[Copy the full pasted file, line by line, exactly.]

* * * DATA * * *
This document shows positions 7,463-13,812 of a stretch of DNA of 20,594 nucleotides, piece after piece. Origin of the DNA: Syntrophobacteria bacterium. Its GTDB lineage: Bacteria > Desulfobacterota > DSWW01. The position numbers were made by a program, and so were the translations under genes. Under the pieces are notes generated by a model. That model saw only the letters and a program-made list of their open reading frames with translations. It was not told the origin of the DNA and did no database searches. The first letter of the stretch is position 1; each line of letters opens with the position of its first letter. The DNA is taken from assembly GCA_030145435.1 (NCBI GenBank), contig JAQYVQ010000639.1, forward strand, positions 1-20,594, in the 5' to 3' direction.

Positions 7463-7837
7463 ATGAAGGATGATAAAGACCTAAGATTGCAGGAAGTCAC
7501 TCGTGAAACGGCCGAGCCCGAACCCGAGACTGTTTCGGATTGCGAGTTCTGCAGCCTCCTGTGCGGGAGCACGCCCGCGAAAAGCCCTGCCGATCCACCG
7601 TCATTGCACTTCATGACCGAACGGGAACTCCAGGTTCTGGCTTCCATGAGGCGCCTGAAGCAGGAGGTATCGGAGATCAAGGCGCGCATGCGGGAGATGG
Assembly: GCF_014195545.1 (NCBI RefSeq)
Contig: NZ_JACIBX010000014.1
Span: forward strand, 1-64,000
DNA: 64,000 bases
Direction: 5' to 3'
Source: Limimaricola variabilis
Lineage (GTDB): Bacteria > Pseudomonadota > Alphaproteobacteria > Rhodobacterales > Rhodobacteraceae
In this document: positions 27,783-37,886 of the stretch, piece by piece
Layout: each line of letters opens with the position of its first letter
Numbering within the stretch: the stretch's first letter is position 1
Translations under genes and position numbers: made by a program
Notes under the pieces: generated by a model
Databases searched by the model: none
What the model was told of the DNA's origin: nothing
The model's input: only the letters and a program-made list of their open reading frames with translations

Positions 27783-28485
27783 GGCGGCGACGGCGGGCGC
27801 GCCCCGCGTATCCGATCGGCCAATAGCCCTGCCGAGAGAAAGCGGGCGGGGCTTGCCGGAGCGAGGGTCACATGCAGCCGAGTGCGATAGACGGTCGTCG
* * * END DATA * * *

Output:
This document shows positions 7,463-13,812 of a stretch of DNA of 20,594 nucleotides, piece after piece. Origin of the DNA: Syntrophobacteria bacterium. Its GTDB lineage: Bacteria > Desulfobacterota > DSWW01. The position numbers were made by a program, and so were the translations under genes. Under the pieces are notes generated by a model. That model saw only the letters and a program-made list of their open reading frames with translations. It was not told the origin of the DNA and did no database searches. The first letter of the stretch is position 1; each line of letters opens with the position of its first letter. The DNA is taken from assembly GCA_030145435.1 (NCBI GenBank), contig JAQYVQ010000639.1, forward strand, positions 1-20,594, in the 5' to 3' direction.

Positions 7463-7837
7463 ATGAAGGATGATAAAGACCTAAGATTGCAGGAAGTCAC
7501 TCGTGAAACGGCCGAGCCCGAACCCGAGACTGTTTCGGATTGCGAGTTCTGCAGCCTCCTGTGCGGGAGCACGCCCGCGAAAAGCCCTGCCGATCCACCG
7601 TCATTGCACTTCATGACCGAACGGGAACTCCAGGTTCTGGCTTCCATGAGGCGCCTGAAGCAGGAGGTATCGGAGATCAAGGCGCGCATGCGGGAGATGG
Assembly: GCF_014195545.1 (NCBI RefSeq)
Contig: NZ_JACIBX010000014.1
Span: forward strand, 1-64,000
DNA: 64,000 bases
Direction: 5' to 3'
Source: Limimaricola variabilis
Lineage (GTDB): Bacteria > Pseudomonadota > Alphaproteobacteria > Rhodobacterales > Rhodobacteraceae
In this document: positions 27,783-37,886 of the stretch, piece by piece
Layout: each line of letters opens with the position of its first letter
Numbering within the stretch: the stretch's first letter is position 1
Translations under genes and position numbers: made by a program
Notes under the pieces: generated by a model
Databases searched by the model: none
What the model was told of the DNA's origin: nothing
The model's input: only the letters and a program-made list of their open reading frames with translations

Positions 27783-28485
27783 GGCGGCGACGGCGGGCGC
27801 GCCCCGCGTATCCGATCGGCCAATAGCCCTGCCGAGAGAAAGCGGGCGGGGCTTGCCGGAGCGAGGGTCACATGCAGCCGAGTGCGATAGACGGTCGTCG